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In This List

Monday Express: Marcato Capital to shut down; SEC probes Citadel, GTS

Key Credit Risk Factors When Assessing Banks In The Context Of COVID-19

Paypal Well-Positioned To Gain Share In COVID-Related Digital Payments Shift

Street Talk Episode 61 - Investors debate if U.S. banks have enough capital in post COVID world

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Monday Express: Marcato Capital to shut down; SEC probes Citadel, GTS

* San Francisco-based activist hedge fund Marcato Capital Management will shut down, due to shrinking assets after two years of poor returns, sources told Reuters. Marcato Capital's spokesperson declined to comment to the news outlet. Marcato founder and CEO Richard McGuire expects to send investors their money back quickly as the portfolio now largely comprises cash, the report noted, citing one of the sources.

* The Securities and Exchange Commission is probing at least two trading firms, including Citadel Securities and GTS, asking for documents in relation to an investigation into IPOs and direct listings going back five years on the New York Stock Exchange, Reuters reports, citing a person familiar with the matter. Spokespersons from the SEC and GTS declined to comment to the news outlet.

* Financial institutions including Capital One Financial and JPMorgan may decrease the size of current and future loans to shale companies as they revise estimates on the value of some shale reserves held as collateral for loans to producers, The Wall Street Journal reports, citing people familiar with the matter. JPMorgan declined to comment, while Capital One did not respond to requests for comment to the publication.

* Société Générale and its U.S. unit, Societe Generale - New York Branch, entered into a written agreement with the Federal Reserve Bank of New York to submit a written plan within 60 days to strengthen oversight of the bank's compliance risk management program by its U.S. Risk Committee. Under the agreement, Societe Generale will provide for a sustainable governance framework.

* GreenSky has agreed in principle for a three-year $6 billion forward flow arrangement with an unnamed institutional asset manager. The decision comes in conjunction with the announcement that the firm's board would explore strategic alternatives, and months after it announced that one of its biggest partners, Regions Bank, would likely not renew its partnership.

* American Airlines has joined Citigroup in canceling reward points or seizing miles to crack down on customers who exploit the carrier's loyalty program by opening multiple accounts, Bloomberg News reports. In addition, card company American Express has upgraded its underwriting processes to ensure long-term loyalty from customers, who earlier used to abandon the cards after earning miles or points.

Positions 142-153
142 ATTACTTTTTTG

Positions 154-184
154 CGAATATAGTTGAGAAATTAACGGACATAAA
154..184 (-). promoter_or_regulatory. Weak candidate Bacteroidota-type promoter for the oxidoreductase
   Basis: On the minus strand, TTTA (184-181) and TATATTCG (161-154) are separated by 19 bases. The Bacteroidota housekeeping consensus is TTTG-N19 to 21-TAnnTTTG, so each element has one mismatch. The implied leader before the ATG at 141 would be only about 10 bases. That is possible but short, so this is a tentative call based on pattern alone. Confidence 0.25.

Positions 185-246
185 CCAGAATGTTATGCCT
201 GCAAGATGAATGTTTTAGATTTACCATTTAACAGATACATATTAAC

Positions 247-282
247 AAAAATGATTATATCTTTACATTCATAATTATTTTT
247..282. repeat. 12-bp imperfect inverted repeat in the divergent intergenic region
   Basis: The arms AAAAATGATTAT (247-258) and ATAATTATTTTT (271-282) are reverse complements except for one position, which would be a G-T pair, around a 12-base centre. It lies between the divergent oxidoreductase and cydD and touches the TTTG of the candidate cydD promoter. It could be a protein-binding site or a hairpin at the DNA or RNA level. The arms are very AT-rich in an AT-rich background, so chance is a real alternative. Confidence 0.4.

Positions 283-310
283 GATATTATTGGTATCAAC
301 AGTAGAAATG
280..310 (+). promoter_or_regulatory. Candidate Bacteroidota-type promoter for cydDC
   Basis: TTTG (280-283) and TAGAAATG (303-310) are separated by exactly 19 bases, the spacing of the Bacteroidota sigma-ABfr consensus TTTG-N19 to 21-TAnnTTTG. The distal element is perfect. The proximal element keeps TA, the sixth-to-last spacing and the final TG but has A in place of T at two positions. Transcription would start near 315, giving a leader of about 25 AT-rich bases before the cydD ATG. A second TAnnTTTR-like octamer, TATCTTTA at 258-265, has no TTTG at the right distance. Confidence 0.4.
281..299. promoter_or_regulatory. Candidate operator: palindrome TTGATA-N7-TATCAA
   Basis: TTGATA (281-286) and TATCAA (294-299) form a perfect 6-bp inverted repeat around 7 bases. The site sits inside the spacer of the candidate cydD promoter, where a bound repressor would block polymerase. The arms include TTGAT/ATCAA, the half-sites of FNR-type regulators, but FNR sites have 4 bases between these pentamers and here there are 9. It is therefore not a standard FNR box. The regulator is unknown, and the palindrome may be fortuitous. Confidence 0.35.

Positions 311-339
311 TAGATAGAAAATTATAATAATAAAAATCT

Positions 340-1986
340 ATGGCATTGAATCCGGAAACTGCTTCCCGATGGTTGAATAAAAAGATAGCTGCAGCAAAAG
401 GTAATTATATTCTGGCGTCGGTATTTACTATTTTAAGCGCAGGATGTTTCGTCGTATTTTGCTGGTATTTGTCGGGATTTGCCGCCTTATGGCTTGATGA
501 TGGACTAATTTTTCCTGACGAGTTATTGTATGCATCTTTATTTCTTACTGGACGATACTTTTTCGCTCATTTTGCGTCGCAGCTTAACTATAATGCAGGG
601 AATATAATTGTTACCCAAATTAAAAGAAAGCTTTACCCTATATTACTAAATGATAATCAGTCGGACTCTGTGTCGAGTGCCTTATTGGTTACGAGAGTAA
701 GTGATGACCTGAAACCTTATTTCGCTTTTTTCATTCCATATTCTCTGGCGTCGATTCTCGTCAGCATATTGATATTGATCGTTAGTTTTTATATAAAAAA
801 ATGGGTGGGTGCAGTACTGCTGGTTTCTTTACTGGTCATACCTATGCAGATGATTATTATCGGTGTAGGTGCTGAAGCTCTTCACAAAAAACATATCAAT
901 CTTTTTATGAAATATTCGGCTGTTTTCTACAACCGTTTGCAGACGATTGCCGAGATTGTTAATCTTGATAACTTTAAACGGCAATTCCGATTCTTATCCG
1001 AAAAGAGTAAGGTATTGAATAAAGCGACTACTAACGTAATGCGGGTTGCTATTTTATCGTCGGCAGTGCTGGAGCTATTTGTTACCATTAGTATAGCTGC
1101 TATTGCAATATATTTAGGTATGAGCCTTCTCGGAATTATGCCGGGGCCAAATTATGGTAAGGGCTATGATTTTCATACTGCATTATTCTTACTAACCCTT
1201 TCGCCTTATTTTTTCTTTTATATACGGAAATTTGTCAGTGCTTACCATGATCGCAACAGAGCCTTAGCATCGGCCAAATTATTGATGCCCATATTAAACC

* Top global banks' fees from equity capital markets transactions are set to fall as much as 15% in 2019 and even more in 2020, Bloomberg News reports, citing research firm Coalition. This is a result of cancellation of listings on Wall Street and a lineup of companies including Airbnb that intend to raise capital through direct listings without raising funds, the report said.

* HSBC and JPMorgan accessed the audio feed of central bank press conferences, possibly gaining a trading advantage, and the Bank of England and the Financial Conduct Authority are investigating whether other big banks also accessed the feed, the Financial Times reports, citing a person briefed on the inquiries. While the central bank has not named the third-party audio distributor, news provider Statisma News is in focus, the source told the publication. The two banks declined to comment to FT.

* OMERS, the pension plan for Ontario's municipal employees, will acquire a 40% interest in Fairfax Financial Holdings's runoff group, RiverStone Insurance (UK). The cash purchase price of at least $560 million will result in Fairfax Financial recording a gain of approximately $280 million before tax, subject to certain book value adjustments at closing. The transaction is expected to close in the first quarter of 2020, subject to regulatory approval.

* Hartford Financial Services Group will no longer insure or invest in companies that generate more than a quarter of their revenues from thermal coal mining or more than 25% of their energy production from coal itself. The company will phase out existing underwriting relationships and divest publicly traded investments that exceed the threshold by 2023.

* The California Department of Insurance has revised the plan of operation for the state's fire insurer of last resort after it missed a deadline to file its own proposal.

The Daily Dose: Express Edition is updated as of 6:30 a.m. ET. Some external links may require a subscription. Links are current as of publication time, and we are not responsible if those links are unavailable later.